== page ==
Although I’ve used the Pi since 2012 I’ve only recently used it as a media player. I had a spare Pi so decided to stick it behind the TV, connect it with HDMI and hook it up to my video and MP3 collection.
Many years ago I used an original Xbox running XBMC. For playing media from a network this was an unbeatable combination. It played everything. Then HD content became more common and I retired the Xbox. The XBMC project spread its wings and was renamed Kodi and now supports a range of platforms including Windows, Linux, Amazon Firesticks, Android boxes and the Raspberry Pi.
For Pi users there are a number of SD card images you can use that require almost no configuration. Two of the most common Kodi images for the Pi are OSMC and Libreelec. These are both available from the Official Raspberry Pi download page. I chose to use OSMC and wasn’t disappointed.
You don’t need much to turn your Pi into media player but here is the list of hardware I used :
- Raspberry Pi 3 Model B
- HDMI cable
- 5V Power supply
- Official Raspberry Pi Case
- 16GB SanDisk Ultra SD Card [Amazon]
- 2.4G Mini Wireless Keyboard [Amazon]
Although some TVs can control Kodi via HDMI I opted for a mini wireless keyboard. This is a much better choice as it allows you to quickly type text into search boxes. It comes with a USB dongle and works straight out the box without any configuration. Mine is branded “eSYNIC” but others are available.
You could of course plug in a standard USB keyboard to get the system working and perhaps treat yourself to a smaller device later on. I tend to use a normal keyboard to do the initial setup.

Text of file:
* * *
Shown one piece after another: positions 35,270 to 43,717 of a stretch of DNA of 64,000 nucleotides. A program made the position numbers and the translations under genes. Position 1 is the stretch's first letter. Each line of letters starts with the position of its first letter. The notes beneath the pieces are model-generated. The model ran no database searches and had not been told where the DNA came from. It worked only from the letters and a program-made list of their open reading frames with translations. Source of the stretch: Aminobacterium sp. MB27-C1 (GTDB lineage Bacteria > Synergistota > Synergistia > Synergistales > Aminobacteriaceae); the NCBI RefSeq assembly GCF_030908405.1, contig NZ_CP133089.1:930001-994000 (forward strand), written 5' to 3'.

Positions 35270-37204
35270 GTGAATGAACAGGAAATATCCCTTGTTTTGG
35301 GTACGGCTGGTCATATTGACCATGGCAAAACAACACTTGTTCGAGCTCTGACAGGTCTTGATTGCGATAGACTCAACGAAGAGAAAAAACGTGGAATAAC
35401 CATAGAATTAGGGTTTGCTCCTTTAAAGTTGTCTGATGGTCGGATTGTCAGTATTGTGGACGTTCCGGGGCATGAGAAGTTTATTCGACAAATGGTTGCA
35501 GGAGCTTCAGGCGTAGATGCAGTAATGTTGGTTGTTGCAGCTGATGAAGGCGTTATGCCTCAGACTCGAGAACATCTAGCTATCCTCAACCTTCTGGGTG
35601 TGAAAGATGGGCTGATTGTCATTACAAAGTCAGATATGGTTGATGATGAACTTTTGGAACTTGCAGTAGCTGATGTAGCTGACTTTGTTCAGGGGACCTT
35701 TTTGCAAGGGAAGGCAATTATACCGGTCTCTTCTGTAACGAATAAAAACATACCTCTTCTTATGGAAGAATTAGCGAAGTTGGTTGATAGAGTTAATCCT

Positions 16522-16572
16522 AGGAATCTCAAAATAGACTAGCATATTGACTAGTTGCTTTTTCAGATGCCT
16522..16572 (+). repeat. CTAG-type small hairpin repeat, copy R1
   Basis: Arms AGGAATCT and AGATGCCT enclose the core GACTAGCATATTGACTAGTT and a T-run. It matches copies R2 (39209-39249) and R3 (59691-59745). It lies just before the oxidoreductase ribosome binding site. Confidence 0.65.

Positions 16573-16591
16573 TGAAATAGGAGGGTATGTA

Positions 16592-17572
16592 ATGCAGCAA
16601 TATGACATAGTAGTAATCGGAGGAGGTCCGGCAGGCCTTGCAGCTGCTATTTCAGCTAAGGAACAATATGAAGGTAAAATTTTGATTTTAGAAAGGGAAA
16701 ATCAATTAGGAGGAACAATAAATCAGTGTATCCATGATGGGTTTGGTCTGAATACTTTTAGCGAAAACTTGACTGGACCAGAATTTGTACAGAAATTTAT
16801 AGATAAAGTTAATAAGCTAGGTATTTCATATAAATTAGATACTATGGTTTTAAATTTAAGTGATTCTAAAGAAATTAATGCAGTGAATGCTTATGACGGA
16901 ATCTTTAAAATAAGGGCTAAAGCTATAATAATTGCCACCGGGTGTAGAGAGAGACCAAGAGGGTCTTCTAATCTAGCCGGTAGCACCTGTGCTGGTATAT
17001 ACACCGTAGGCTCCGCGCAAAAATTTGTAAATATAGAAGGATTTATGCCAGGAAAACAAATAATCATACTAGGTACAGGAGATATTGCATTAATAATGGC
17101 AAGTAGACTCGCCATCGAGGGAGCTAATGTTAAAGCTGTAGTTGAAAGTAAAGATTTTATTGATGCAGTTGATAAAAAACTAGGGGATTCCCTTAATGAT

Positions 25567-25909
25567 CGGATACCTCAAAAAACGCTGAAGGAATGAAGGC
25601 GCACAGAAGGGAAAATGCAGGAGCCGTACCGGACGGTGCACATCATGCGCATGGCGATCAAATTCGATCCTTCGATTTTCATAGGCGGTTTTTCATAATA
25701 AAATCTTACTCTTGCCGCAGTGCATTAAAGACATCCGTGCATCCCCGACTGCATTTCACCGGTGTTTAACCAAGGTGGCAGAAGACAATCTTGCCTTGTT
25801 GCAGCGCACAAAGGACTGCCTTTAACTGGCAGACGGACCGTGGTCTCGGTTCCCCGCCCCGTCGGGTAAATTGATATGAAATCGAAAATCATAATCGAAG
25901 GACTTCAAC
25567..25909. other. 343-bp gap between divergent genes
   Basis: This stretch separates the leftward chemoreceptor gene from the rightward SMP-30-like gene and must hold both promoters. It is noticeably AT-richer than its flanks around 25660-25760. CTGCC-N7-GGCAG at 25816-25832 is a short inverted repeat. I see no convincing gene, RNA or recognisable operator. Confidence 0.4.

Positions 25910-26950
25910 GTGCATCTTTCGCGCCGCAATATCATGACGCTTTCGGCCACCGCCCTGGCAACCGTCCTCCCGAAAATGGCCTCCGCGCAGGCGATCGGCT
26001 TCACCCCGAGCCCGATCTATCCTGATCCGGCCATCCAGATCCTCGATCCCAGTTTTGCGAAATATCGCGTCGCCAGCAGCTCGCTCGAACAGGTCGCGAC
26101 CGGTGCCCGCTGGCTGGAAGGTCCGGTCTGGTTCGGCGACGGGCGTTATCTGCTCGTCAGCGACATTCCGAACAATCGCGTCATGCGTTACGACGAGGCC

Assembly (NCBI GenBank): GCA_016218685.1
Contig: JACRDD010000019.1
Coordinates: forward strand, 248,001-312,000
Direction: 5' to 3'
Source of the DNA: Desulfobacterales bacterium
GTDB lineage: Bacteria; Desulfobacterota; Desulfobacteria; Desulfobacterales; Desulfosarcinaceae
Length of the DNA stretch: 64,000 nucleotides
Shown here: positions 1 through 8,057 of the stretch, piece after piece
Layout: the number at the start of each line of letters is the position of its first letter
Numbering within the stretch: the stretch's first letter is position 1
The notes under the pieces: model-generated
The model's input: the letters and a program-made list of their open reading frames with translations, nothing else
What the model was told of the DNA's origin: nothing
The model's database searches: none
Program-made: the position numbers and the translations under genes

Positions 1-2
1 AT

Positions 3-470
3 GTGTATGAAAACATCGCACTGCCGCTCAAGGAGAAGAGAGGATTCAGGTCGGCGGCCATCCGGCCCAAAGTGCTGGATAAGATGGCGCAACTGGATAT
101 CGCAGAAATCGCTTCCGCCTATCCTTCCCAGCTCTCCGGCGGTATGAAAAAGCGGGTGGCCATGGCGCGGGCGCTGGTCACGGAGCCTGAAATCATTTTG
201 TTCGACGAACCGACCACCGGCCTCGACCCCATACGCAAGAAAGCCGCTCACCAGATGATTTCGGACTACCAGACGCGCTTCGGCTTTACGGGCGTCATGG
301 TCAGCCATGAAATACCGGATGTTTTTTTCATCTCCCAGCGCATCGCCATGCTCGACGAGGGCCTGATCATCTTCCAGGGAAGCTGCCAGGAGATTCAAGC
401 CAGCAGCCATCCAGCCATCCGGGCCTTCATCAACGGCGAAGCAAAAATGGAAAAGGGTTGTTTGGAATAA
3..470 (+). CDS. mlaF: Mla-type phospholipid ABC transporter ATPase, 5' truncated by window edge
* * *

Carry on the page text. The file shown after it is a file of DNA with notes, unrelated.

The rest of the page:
I would recommend a minimum of an 8GB SD card. If you plan on storing media on the Pi you may choose to use a larger card. I used a 16GB card to give me plenty of options later on. Kodi will also support USB flash drives so it’s easy to play additional media by simply plugging a memory stick into a spare USB port on the Pi.
For OSMC you can either download an installation wizard for your PC (Windows,OS X or Linux) or download a raw SD card image. These can be obtained from the Official OSMC download page.
Install Option 1 – SD Card Image
The images are organised by hardware platform. Download the appropriate image for your Pi and extract the img file from the gz archive. On Windows this can be done using 7zip. Once extracted it can then be written to an SD card using Etcher.
Install Option 2 – Installation Wizard (Recommended)
For Windows/OS X/Linux users I would recommend the excellent Installation Wizard. This option is preferred as it gives you a chance to specify your WiFi details if you want to use wireless instead of Ethernet. The wizard will also take care of writing the image to your SD card. Download the installer for your platform from the OSMC Download page.
Run the installer and you can select your language and hardware platform. I selected “Raspberry Pi 2/3” :
The next screen asks you to select the version to install. Select the latest version :
Next you need to select “on an SD card” :
The next option will depend on how you want to connect your Pi to your network. I selected “wired connection” but if you select “wireless connection” you get the chance to specify your SSID and WiFi password :
At this point you are asked to select your SD card. Double check the list and select the correct item. In my example I was using a 16GB card which is correctly shown in the “Device Space” :
Now you just need to accept the license agreement :
You will get a final chance to check you selected the correct device :
The image will now be written to the SD card. It will take a few minutes :
When you see the “congratulations” message you are all finished!
You can click “quit” and remove the SD card from your PC.
First Power Up
The initial setup is easy. Connect the Pi to the TV using the HDMI cable, insert the keyboard dongle (or a USB keyboard), insert the SD card and finally plug in the power supply. On your TV you may need to select the appropriate HDMI input.